Google has given us an idea of where Chrome’s future user interface is heading. In the latest version of Chrome Canary for Windows—an unstable, daily version of the browser used for testing new features—the company has added refreshed material design options.

The new design comes under the general label of Material Design 2; the name first used in a Chrome commit earlier this year. Material Design, for those unfamiliar, is Google’s visual design language that’s been around since 2014.

This isn’t a major overhaul, but there are a few notable changes, some more appealing than others. There’s an emphasis on curves, with the address bar now featuring round edges instead of the current straight lines, but it's the tab design that might be the most controversial change, as they lose their slanted sides and now look like rectangles with rounded edges.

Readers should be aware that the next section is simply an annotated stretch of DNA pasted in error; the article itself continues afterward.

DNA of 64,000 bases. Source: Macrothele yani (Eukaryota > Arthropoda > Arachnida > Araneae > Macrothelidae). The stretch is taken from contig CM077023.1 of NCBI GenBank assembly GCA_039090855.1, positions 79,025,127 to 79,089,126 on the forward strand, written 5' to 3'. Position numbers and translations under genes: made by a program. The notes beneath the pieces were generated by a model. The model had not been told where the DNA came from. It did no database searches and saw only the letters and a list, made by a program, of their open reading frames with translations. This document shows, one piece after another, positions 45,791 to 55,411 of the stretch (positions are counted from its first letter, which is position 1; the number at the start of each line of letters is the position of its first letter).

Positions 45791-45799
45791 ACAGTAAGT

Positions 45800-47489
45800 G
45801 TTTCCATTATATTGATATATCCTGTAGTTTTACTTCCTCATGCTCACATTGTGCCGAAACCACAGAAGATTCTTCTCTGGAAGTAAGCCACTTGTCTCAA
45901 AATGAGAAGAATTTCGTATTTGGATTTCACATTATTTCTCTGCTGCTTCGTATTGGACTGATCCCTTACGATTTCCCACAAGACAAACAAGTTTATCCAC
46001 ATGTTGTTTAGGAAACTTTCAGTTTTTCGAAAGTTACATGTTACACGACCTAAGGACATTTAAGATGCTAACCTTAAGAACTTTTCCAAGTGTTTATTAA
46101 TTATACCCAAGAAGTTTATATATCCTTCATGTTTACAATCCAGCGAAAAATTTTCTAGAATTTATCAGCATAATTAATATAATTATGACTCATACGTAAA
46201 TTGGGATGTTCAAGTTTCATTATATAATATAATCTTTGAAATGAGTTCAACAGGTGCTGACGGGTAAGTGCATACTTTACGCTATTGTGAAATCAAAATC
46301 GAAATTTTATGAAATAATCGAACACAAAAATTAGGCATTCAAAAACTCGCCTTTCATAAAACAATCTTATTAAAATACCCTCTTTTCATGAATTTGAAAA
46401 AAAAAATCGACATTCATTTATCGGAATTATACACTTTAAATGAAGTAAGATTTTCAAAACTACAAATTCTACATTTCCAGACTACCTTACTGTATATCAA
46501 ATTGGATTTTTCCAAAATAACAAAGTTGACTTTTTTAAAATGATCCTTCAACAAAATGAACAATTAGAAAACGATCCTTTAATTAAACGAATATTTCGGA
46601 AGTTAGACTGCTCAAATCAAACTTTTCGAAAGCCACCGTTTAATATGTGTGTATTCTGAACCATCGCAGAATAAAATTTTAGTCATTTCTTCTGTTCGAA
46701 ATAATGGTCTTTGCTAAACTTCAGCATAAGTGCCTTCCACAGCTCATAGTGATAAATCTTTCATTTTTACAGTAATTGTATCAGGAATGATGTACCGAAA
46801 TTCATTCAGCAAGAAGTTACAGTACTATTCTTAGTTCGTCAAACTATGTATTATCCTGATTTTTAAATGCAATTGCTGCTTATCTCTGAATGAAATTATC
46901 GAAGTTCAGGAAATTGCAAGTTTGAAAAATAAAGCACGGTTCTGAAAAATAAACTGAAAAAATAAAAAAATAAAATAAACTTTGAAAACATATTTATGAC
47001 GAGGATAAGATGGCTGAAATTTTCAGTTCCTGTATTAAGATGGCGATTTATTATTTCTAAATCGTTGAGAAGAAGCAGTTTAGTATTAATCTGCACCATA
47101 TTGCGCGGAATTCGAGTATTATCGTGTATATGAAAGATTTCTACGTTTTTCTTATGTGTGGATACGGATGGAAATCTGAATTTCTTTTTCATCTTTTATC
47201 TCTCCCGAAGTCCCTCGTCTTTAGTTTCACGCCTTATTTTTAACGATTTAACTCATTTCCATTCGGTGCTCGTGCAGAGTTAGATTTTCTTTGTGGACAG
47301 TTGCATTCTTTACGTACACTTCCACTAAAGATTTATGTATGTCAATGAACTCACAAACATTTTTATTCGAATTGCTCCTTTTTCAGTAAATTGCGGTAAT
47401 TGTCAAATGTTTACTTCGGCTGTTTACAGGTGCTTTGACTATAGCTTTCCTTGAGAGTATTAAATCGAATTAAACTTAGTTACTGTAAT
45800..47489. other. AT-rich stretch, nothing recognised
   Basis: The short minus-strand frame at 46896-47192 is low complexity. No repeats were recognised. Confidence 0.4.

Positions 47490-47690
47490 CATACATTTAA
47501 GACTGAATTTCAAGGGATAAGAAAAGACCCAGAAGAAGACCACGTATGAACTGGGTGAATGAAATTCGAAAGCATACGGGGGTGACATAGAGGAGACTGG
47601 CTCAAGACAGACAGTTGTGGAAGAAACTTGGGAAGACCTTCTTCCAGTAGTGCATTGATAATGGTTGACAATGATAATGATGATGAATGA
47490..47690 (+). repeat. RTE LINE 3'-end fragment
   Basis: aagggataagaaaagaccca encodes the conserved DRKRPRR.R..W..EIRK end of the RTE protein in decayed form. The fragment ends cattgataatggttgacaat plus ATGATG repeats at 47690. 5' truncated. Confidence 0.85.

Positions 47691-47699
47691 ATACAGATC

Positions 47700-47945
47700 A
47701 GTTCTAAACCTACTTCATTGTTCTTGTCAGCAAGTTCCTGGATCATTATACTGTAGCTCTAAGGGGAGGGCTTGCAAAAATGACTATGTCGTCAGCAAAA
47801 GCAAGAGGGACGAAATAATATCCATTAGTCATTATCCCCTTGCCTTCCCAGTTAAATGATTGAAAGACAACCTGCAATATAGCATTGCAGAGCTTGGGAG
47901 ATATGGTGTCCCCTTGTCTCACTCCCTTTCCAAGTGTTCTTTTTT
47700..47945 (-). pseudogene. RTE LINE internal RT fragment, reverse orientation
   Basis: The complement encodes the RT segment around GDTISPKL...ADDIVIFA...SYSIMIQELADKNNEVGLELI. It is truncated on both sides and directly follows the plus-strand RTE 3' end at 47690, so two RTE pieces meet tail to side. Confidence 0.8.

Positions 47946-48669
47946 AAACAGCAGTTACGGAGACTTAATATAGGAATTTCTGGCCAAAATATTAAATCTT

The Profile icon moves from next to the Window controls to the right side of the address bar, while internal design documents show the plus button for opening a new tab has been moved to the far-left, though that hasn't arrived in Canary yet.

The ‘Secure’ certificate icon has also undergone a design change; hovering the mouse over it will bring up a pill-shaped button and clicking on it will show certificate information and the permission granted to a website. There’s also more use of the Product Sans font that makes up Google’s logo.

If you want to check out the changes, download the latest version of Canary (68) here. It’s then a matter of accessing the 'chrome://flags' page in the URL bar, which contains the experimental options.

We still don’t know when the changes will make their way to the standard version of Chrome but expect to find out more at May’s Google I/O developer conference.